If you’re up for action, hunting for the next club, this is not the hotel for you. In fact, you may even rule out the entire regency.
“Why would you go to Tabanan?” a smug Ubud resident asks. “You get there, then there’s nothing to do.” I guess it depends on who you’re there with.
The hotel is buzzing with a large wedding, and darkened corners are the scene of much hand-holding and long gazes. There are also a few families with small children who are being cooed over by the staff.
The night is quiet, save for the crash of the surf, and the next morning we’re up with the sun. The full-length windows of the villa open out to the ocean and our pool, so it’s with great delight that I jump from the lounge room into the water for a frolic before breakfast is served in our cabana.
I enjoy fresh tropical juices, beautiful eggs hollandaise and, to end, a petite, perfectly chewy almond croissant with a cup of kopi luwak, Bali’s famed “civet coffee”. You know the one: Where the beans have been eaten by a small mammal, passed through their digestive tracts and popped out the other end, where they’re collected, dried and ground to make an oh, so smooth coffee. You just have to banish the idea of civet poo from your mind while you’re enjoying your cuppa.
Today, I’ll journey with the gods, through a few of Bali’s 20,000 temples (puras), with Nata as my guide. He is dressed in a white-collared shirt, a sarong over his trousers and a udeng – a cloth – knotted around his head. A woman ties a cotton sarong over my trousers, and we are declared suitably dressed to visit the temples.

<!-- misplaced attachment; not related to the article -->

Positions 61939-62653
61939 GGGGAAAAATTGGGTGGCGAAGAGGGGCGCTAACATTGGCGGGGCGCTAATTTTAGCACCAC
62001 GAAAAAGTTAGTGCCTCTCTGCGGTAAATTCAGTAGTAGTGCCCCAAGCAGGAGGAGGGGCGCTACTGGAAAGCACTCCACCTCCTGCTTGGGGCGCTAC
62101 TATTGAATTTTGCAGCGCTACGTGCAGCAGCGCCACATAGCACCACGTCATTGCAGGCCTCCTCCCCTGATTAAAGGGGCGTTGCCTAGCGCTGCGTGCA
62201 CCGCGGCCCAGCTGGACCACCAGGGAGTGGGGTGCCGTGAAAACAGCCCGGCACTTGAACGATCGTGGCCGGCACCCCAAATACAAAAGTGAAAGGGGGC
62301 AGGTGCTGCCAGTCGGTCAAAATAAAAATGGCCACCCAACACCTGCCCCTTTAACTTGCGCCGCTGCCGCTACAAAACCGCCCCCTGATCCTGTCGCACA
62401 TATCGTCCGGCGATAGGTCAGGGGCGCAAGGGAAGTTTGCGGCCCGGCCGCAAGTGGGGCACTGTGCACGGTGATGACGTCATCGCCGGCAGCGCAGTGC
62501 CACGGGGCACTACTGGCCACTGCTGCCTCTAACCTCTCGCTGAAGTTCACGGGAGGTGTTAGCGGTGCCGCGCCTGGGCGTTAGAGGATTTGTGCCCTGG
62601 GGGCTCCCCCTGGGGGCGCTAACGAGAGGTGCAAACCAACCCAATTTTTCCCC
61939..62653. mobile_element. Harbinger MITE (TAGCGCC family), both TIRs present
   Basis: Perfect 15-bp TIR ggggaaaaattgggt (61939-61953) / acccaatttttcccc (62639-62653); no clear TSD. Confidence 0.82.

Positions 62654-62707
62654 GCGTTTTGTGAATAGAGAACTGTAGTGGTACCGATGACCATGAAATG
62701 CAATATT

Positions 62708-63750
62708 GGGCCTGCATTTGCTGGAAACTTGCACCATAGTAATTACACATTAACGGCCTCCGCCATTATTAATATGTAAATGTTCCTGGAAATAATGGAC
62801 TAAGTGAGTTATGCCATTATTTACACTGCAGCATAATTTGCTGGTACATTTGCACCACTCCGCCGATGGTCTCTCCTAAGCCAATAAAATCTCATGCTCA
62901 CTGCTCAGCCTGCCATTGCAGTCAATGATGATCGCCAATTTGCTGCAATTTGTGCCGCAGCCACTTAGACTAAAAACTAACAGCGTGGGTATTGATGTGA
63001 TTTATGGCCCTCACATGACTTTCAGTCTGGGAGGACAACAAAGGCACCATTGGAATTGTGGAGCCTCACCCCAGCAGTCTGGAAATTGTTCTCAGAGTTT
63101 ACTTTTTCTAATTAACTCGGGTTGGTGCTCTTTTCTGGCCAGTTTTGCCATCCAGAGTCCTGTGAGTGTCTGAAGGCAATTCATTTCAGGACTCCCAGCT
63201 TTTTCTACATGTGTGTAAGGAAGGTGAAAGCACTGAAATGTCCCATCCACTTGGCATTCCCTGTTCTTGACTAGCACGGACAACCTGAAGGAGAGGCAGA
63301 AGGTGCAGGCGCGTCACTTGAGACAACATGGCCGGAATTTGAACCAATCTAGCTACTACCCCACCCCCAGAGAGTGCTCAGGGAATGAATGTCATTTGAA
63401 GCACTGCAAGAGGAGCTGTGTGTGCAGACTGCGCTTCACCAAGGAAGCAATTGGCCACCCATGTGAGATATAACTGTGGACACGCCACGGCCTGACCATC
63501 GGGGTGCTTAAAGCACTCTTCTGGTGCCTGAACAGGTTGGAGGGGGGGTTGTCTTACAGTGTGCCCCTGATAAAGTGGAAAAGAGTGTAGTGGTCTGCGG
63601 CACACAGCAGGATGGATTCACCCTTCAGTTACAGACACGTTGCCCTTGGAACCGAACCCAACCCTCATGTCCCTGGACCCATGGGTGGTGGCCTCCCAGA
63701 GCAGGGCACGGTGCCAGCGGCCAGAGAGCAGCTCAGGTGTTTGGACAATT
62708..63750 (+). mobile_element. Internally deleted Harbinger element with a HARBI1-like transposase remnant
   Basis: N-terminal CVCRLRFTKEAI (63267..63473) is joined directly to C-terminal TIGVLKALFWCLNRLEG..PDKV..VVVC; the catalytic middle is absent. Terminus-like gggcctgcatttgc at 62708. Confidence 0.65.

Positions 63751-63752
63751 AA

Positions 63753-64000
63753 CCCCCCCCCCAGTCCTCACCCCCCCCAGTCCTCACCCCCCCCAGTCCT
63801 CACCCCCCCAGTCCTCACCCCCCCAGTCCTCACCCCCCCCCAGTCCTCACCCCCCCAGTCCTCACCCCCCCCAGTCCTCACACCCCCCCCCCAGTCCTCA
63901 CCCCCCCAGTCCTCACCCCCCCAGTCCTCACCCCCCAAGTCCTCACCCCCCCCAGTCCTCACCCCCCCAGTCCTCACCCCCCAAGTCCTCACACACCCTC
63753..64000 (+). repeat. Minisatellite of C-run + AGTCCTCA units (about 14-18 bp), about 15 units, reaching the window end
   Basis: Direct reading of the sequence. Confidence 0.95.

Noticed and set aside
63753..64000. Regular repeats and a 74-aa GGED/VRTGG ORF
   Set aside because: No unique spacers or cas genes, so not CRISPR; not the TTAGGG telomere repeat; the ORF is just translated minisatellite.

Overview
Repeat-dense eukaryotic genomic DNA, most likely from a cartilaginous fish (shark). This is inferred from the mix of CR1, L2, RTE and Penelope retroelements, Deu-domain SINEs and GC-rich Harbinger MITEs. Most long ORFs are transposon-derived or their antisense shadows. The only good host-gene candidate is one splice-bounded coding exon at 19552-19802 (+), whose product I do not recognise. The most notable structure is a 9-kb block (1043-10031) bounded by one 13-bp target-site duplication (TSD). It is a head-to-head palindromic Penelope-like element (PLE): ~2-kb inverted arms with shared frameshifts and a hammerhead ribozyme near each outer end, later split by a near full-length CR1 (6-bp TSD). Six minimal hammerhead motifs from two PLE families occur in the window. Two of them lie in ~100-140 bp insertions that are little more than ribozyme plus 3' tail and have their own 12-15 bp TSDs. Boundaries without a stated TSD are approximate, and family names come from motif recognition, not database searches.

Nata at Pura Timan Agung
Pura Penarukan is the main temple in the nearby village of Penarukan and, unusually, the three deities are all here – Vishnu, Brahma, Shiva: the creator, the preserver, the destroyer. We cleanse our hands with fragrant incense smoke, wave a flower through the incense and hold it in cupped hands, tearing off a small piece that we tuck behind the right ear. Three times the temple’s priest pours water into our hands, and three times we sip it, then splash a few drops on our heads. We place a few grains of uncooked rice on our forehead and at the base of our throats, where they stick as though glued, and leave an offering at a shrine.
The canang sari is an offering of fruit, flowers and food, with fire from the incense stick and water, the universal symbol of life, sprinkled on top. Rice signifies life and prosperity.
“We consider rice as a goddess,” Nata says. Dewi Sri is the goddess of rice, “padi” is the name for unhulled rice, “baras” is uncooked rice and “nasi” (think nasi goreng) is cooked rice.
“You have only one word for rice, yes?” he asks, looking at me sorrowfully. I struggle to think what we Australians have a multiplicity of words for: tax?
Back in the four-wheel-drive, we weave through the regency to five temples. It’s only the ornate stone gates that indicate where one village ends and the next one starts. The roadsides are lined with upside-down woven baskets covering roosters, ready for a bout of cock-fighting. “They’re fed a special diet of vitamins, eel, slugs, corn and beef,” Nata says.
Each village we pass has its own speciality: Penarukan for its stone and timber sculptures, Kerambitan for is its magical tektekan orchestra and 17th-century palaces that line the main road that runs through the town. Pejaten is best known for its ceramics and terracotta tiles, and the village is dominated by mountains of coconut shells, which fuel the flames to fire the tiles. The rich orange afternoon sun spills over a busy courtyard where newly pressed roof tiles are laid out on the earth.